Niko Pirosmani, Threshing Floor, 1916, oil on cardboard.
The French writer and philosopher Tony Duvert published the slim volume Les petits métiers in 1978. A satirical, caustic, and yet delightfully light collection of fables, the book comprises twenty-three narratives from an imaginary village where denizens perform the strangest—and dirtiest—traditions and professions. A new translation, by S. C. Delaney and Agnès Potier, is forthcoming from Wakefield Press this fall. We’ve excerpted a handful of these very odd jobs below. —Ed.
He’d set up his pump at the entrance of the school, and knew each child by name.
My grandfather told me that in his time, the snot-remover had no pump: he only had a small reed pipe with which to suck up the mucus with his mouth. Also, to completely clean out the nostrils without swallowing anything, he’d put such flair into it that the scamps would have preferred having two boogers instead of one, to endure the delicious service longer.
The work of the pump had less charm. I remember that at some point, certain schoolmates would even snub the snot-remover and blow into their fingers, sweeping down their hands to smear the sidewalks and their clean uniforms.
The wiper carried on his back a small chest containing both old newspapers cut into sheets and soft scented toilet paper. At sunrise, he would begin his route across the village, waking us in turn with his song. Soon we were ready to call him, yet his profession was too lowly to allow him inside our homes. When wanting his service, one poked out one’s ass across the threshold, where a full chamber pot had already been placed. From this he would collect the turds in a handcart. He’d refuse, however, the stools of toddlers and diarrhea victims; in these cases, one had to give him a sou to be wiped anyway.
The wiper sold his crop to the shitmonger who, despite his prosperity (he was a wealthy farmer and often served as mayor), did the work secretly, at night, on the outskirts of the village. He mixed the turds with water and chopped hay; the product, after soaking, was resold to the villagers, who used it to fertilize their fields and window boxes.
While mixing, the shitmonger augmented the amount of hay and water: this was to enrich himself.
With this edge, regarded as perfectly natural, the shitmonger sold the load at auction. As for the wiper himself, he remained a modest employee of shitmongers and butts. He was practically despised. Yet: no wiper, no shit. But the meek never know how to assert themselves and make their value known.
To be a clock-reader enriches a man, for clock owners well know the importance of a good reputation. Yet the clock-reader would sometimes also read watches—in the process both tarnishing his name and ruining his eyes.
It was pointless to expect him before noon: better to let the time gently ripen, and only fools would pluck it in the early morning when it’s green. One watched as the sun reached its zenith, and then—finally—the clock-reader would appear.
Once invited in, he shakes his feet at the threshold, doffs his broad-brimmed hat, and enters with a stately, respectful air. We find him a good seat near the clock, and there, his hat tipped back a little, chin resting lightly on a finger, he proceeds to reflect on the dial.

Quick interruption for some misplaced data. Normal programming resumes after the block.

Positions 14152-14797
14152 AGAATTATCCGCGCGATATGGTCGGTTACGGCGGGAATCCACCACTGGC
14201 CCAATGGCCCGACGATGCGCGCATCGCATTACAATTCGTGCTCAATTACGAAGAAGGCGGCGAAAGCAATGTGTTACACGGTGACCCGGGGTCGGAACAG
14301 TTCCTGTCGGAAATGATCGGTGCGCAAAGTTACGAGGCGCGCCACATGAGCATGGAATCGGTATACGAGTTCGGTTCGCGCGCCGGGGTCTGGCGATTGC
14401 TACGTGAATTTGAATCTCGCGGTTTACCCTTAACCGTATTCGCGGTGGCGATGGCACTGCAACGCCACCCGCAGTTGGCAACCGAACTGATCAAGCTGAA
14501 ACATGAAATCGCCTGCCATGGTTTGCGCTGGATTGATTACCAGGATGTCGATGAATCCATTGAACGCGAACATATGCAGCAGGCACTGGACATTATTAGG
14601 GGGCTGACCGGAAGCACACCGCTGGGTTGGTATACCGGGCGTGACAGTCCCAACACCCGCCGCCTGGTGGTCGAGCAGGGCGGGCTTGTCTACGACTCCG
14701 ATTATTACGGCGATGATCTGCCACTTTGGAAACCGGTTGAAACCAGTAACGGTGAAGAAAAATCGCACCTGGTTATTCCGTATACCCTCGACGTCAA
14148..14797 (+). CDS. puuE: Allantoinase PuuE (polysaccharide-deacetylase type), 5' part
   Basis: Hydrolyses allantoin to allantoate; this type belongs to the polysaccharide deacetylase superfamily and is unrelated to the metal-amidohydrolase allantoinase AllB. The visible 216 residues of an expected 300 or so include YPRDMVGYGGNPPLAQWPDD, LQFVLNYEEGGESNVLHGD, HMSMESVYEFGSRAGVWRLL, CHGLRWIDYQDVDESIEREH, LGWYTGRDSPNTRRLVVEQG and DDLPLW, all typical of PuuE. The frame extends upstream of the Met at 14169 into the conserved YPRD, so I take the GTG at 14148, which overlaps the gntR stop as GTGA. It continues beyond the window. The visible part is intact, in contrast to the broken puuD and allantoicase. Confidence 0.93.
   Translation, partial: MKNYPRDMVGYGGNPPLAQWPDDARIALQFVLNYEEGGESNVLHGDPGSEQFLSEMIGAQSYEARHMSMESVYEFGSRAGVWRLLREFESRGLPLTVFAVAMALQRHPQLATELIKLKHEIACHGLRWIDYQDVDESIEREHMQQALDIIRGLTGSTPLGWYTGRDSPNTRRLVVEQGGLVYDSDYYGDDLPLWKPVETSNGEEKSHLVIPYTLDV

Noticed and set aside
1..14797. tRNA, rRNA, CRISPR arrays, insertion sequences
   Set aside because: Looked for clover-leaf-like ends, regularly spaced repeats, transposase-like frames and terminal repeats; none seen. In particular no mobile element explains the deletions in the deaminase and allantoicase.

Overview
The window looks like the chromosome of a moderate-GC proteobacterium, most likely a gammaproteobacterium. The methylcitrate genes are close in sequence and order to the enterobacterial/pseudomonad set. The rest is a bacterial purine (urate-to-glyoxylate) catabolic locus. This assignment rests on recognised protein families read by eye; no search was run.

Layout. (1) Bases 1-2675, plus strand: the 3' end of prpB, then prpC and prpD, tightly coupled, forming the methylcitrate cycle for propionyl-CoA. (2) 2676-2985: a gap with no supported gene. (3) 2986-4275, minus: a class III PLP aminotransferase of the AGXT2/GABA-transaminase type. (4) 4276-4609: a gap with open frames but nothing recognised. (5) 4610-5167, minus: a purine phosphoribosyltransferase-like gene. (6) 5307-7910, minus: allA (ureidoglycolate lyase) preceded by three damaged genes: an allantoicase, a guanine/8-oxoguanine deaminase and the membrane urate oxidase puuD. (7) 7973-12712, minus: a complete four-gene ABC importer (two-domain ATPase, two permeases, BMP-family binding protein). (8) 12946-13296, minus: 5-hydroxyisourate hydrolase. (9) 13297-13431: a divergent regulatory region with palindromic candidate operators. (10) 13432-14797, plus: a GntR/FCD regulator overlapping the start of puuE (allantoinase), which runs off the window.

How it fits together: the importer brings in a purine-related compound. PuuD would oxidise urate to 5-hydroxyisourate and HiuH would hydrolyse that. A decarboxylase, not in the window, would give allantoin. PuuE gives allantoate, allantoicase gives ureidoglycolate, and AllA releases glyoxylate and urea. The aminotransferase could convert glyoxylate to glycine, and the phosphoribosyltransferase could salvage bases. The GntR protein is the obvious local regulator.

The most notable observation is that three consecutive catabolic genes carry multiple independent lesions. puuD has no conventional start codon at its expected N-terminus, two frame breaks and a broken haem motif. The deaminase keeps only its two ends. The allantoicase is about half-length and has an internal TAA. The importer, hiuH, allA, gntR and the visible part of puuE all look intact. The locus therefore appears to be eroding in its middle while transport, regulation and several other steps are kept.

After a lengthy silence, he solemnly states the time that he’s observed. Then he rises and leaves with a final, ceremonial salute.
The time he saw provokes much discussion throughout the family meal. In the afternoon, ladies taking coffee vainly recall times he’s given them on various occasions—though they often fudge the numbers, since some are flattering while others hardly worthy.
Swiftly the time would pass from gossip to gossip, spreading through the entire village all the way to the public washhouse where, punctuated by the raps of a washerwoman’s beetle, people continue to talk until nightfall.
Illiterates, meanwhile, detest the clock-reader, jeering at him in the street. But he—with the pride of an official both useful to the rich and full of higher learning—would drive them off with a lift of his chin.
It would sometimes happen that a wife, suffocated by her marriage, became crankier than usual. If it were a day that the window-breaker passed by, all would be well.
This man, boyish and grinning, would enter with his provision of rocks; he’d tell you a few jokes; playfully give your tush a little smack; and then, moving by turns from one room in the house to the next, he’d calmly break all the windows, shards falling and glittering outside.
The din would draw out the gossips, make children run off and husbands tremble: these were good days. Next, the woman in crisis would go off to stay with a neighbor, remaining as long as it took for new windowpanes to be set in their frames.
One would come across then, in the village, a number of houses whose broken windows had never been repaired. This was the method men and children had found to be free of certain women, leaving themselves, back at home, in a draft to catch cold.
Tony Duvert (1945–2008) was known as the enfant terrible in the generation of French authors known for defining the postwar nouveau roman. His novel Strange Landscape won the 1973 Prix Medicis.
Les petits métiers © Fata Morgana 1978; this translation © Wakefield Press 2017
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